Sorting membrane proteins into intralumenal vesicles that form within late endosomes is a fundamental process that regulates many biological pathways that rely on maintaining appropriate levels of a given set of cell surface membrane proteins. This is the pathway that guides the delivery and degradation of proteins in lysosomes. This pathway is driven by ubiquitin, which works as a sorting signal when attached to membrane protein cargo. This process controls the degradation of almost all cell surface membrane proteins and understanding this degradative process is significant since it impacts a wide array of normal and pathogenic processes that rely on proper activity of particular membrane proteins such as transporters and signaling receptors at the cell surface. The long-term goal of the competitive renewal proposal is to understand how this ubiquitin-dependent sorting pathway is controlled, and will lead to insights into how disease states such as cancer might be achieved when this process goes awry. To accomplish this we have devised aims to 1) discover how the major family of Nedd4- related ubiquitin ligases are programed to target different cell surface membrane proteins; 2) discover how ubiquitinated membrane proteins are recognized by the endosomal sorting machinery and how that cargo plays an active role in organizing the sorting apparatus itself; and 3) discover new proteins that participate in the process of intralumenal vesicle formation using a series of genetic screens.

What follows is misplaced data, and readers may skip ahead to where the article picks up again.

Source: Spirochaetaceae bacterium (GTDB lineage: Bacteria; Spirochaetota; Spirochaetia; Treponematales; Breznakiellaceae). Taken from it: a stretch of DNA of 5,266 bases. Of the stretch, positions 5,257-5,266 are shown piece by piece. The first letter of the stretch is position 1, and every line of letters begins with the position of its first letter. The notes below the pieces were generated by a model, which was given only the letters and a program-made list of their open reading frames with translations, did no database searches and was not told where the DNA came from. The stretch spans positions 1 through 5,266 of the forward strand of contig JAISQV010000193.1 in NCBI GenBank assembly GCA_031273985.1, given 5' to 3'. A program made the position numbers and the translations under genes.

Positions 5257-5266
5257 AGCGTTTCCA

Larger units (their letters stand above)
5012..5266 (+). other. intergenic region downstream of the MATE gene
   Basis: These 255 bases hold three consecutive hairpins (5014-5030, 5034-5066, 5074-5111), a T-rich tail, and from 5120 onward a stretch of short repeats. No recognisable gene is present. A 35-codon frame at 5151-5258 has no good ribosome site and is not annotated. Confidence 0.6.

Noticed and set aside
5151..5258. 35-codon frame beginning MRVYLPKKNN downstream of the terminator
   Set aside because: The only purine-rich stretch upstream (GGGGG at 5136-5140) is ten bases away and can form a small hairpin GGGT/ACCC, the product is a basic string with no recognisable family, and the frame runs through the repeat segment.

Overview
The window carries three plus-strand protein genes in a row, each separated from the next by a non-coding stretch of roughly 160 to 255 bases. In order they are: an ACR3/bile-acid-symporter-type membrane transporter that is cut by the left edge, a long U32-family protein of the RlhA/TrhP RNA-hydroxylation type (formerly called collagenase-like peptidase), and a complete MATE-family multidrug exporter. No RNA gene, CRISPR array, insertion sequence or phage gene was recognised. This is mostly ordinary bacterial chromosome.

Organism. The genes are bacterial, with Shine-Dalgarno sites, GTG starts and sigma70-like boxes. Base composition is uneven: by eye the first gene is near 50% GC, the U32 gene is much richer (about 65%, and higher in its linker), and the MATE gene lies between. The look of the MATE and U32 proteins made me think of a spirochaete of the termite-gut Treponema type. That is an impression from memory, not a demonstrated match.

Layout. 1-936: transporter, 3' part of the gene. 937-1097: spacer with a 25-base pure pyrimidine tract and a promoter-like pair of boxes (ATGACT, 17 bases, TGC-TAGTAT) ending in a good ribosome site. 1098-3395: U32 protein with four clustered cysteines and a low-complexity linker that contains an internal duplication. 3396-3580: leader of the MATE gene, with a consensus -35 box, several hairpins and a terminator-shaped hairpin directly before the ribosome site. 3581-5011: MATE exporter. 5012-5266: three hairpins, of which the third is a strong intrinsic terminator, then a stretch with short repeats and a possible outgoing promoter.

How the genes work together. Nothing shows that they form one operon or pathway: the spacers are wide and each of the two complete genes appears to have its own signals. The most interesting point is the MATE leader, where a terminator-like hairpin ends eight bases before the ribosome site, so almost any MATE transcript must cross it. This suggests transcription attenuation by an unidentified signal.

The proposed research is relevant to public health because it focuses on how multiple cellular functions are regulated through the degradation of cell surface proteins that mediate growth, differentiation, signal- transduction, neuronal signaling, and nutrient uptake. Thus, the proposed research is relevant to mission of the NIH to increase understanding of fundamental life processes that in turn will lay the foundation for advances in disease diagnosis, treatment and prevention.
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